#argentina, #brazil, #chile, #classpass, #general-atlantic, #germany, #harvard-business-school, #ireland, #italy, #kaszek-ventures, #mckinsey-company, #mexico, #pricewaterhousecoopers, #softbank, #softbank-group, #spain, #tc, #united-kingdom, #united-states

Forto raises $240M in funding round led by Softbank, taking its valuation to $1.2Bn

Freight technology startup, Forto, which we most recently covered when it raised $50 million late last year, is upping the stakes.

It’s now raised $240 million in a round led by Softbank Vision Fund 2 to expand its trade shipments between China and Europe. Forto manages shipping containers from origin to destination. Softbank is also hedging its bets after investing in China’s Full Truck Alliance (YMM.N), which plans a $20 billion IPO.

That means Forto’s valuation close to $1.2 billion, after it’s raised a total of $360 million. Also participating in the round were new investors Citi Ventures and G Squared. Existing investors including Northzone, Cherry Ventures and Unbound also took part, Forto said.

German logistics startups are proliferating. Trucking specialist Sennder, a digital road freight forwarder, raised $160 million in Series D financing earlier this year.

Forto says it has 2,500 clients, including Home 24 and German supermarket chain Edeka, and ships up to 10,000 containers a year by sea, rail and air.

#cherry-ventures, #china, #citi-ventures, #companies, #europe, #northzone, #softbank, #softbank-group, #softbank-vision-fund, #tc, #telecommunications, #vodafone

Messaging social network IRL hits unicorn status with SoftBank-led $170M Series C

Social calendar app IRL has been busy building a messaging-based social network, or what founder and CEO Abraham Shafi calls a “WeChat of the West.” Following its pandemic-fueled growth and further push into the social networking space with group chat and other features, IRL is today announcing a sizable $170 million Series C growth round, led by SoftBank’s Vision Fund 2. The fundraise also mints IRL as a new unicorn with a $1.17 billion valuation.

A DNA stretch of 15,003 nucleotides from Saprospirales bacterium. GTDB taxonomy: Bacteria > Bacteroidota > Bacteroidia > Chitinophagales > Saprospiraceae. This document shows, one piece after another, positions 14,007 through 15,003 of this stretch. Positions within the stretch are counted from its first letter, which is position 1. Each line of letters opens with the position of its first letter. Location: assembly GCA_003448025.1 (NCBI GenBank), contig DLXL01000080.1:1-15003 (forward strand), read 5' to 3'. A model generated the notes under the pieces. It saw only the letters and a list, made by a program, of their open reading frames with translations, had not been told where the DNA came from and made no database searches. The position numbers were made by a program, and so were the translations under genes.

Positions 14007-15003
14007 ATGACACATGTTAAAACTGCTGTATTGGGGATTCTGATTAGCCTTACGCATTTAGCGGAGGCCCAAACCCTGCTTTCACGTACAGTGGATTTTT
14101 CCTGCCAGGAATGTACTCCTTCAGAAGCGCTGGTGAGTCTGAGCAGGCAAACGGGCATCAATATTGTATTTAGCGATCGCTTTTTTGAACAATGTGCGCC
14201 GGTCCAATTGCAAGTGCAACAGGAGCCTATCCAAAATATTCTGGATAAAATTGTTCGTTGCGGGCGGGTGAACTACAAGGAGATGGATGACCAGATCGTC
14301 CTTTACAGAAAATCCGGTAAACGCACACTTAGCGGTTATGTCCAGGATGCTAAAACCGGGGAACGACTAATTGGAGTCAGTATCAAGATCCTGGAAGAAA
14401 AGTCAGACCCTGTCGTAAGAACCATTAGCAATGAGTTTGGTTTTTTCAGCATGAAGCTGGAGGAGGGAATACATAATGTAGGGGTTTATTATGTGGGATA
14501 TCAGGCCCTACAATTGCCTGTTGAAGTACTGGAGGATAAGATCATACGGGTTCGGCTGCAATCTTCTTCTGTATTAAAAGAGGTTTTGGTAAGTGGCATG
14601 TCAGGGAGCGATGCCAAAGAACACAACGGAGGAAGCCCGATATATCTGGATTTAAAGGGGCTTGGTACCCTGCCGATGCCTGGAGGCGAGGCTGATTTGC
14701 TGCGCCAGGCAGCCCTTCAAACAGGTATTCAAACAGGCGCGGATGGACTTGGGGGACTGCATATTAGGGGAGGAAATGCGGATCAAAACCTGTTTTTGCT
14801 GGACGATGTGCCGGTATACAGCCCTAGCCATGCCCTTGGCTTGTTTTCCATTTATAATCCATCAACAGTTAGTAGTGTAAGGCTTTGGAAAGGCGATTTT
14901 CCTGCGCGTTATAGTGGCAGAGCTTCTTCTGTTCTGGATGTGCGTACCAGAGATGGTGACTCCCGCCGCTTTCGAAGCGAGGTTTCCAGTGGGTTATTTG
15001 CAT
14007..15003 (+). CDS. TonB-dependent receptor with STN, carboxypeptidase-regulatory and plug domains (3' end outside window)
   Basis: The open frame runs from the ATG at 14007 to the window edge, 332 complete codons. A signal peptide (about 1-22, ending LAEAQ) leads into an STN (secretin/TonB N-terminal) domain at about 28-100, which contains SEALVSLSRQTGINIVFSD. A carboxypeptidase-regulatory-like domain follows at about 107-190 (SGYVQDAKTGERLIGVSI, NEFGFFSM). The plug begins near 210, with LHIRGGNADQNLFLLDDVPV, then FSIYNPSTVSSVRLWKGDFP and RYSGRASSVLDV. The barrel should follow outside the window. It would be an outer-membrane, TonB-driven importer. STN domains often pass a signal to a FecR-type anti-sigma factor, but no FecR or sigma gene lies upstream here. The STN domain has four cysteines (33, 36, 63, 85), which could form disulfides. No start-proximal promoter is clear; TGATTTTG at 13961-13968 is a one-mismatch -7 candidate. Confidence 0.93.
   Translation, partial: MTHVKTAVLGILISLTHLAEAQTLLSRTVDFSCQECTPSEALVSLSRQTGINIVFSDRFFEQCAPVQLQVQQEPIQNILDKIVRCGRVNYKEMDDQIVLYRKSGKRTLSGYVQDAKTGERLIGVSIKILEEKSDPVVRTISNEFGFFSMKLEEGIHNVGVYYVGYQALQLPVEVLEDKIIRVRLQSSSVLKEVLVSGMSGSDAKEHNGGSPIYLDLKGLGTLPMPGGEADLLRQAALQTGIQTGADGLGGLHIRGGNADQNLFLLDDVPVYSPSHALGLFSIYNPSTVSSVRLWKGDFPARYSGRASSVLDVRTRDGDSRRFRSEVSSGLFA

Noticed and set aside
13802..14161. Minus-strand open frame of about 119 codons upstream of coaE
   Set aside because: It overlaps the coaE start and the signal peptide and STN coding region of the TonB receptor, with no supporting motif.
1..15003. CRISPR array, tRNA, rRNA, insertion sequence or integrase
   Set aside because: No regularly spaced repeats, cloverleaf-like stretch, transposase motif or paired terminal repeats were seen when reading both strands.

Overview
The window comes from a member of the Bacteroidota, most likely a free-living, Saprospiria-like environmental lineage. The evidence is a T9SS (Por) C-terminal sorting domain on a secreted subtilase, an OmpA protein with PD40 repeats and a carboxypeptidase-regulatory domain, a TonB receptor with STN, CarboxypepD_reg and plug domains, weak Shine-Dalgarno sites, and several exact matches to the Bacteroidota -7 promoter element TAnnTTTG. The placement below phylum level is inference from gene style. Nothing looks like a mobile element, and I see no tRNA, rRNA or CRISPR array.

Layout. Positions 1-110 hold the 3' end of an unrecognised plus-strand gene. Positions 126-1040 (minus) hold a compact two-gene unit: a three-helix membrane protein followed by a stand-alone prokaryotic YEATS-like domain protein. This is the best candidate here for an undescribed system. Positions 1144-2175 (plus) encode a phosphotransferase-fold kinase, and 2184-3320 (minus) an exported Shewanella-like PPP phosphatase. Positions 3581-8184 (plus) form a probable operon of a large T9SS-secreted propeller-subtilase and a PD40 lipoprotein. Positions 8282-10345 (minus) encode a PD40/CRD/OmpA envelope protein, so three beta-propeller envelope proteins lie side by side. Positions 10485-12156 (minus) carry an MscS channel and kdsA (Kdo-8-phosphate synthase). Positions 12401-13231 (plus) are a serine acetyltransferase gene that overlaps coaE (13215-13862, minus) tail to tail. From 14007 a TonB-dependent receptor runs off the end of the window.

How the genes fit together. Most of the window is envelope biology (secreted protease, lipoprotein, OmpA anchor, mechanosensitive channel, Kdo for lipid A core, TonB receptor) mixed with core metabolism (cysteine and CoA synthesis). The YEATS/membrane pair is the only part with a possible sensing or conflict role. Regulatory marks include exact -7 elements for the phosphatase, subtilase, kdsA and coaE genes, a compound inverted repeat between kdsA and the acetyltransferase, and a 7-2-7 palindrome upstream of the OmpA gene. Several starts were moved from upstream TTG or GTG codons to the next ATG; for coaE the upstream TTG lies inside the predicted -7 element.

Besides SoftBank, new investor Dragoneer also participated in the oversubscribed round, alongside returning investors Goodwater Capital, Founders Fund and Floodgate. To date, IRL has raised over $200 million.

The startup began its life as a tool for discovering real-world events — an industry that went to zero almost overnight due to the COVID-19 pandemic. That could have been the end for IRL, but the startup quickly pivoted to prioritize discovery of online events instead. Under COVID lockdowns, users could turn to the app to find things like livestreamed concerts, esports events, Zoom parties and more.

Image Credits: IRL

IRL focused on pulling in popular online events from places like Live Nation, Twitch, YouTube, TikTok and others.

As a result, IRL became more accessible because its audience was no longer limited only to those who had time and money to travel to real-world events.

That focus also helped the app to attract a crowd of younger users who are of the generation that doesn’t use Facebook.

“They essentially use Snapchat, Instagram and TikTok,” explains Shafi. “But there is no groups and events product for that generation,” he points out.

Earlier this year, the company doubled down on its social networking features with the launch of a new site that added things like user profiles, support for group chats, the ability to join group events, personalized recommendations and more. As users could now network with friends across both web and mobile, IRL began to feel more like a social network, not just an event-discovery engine.

Image Credits: IRL

Today, IRL has 20 million users and 12 million who use the app monthly, which are not startling numbers in comparison to major social networks and their billions of users. But the numbers are representative of a steady approach that helped IRL grow 400% over the past 15 months, despite COVID’s impact to real-world events.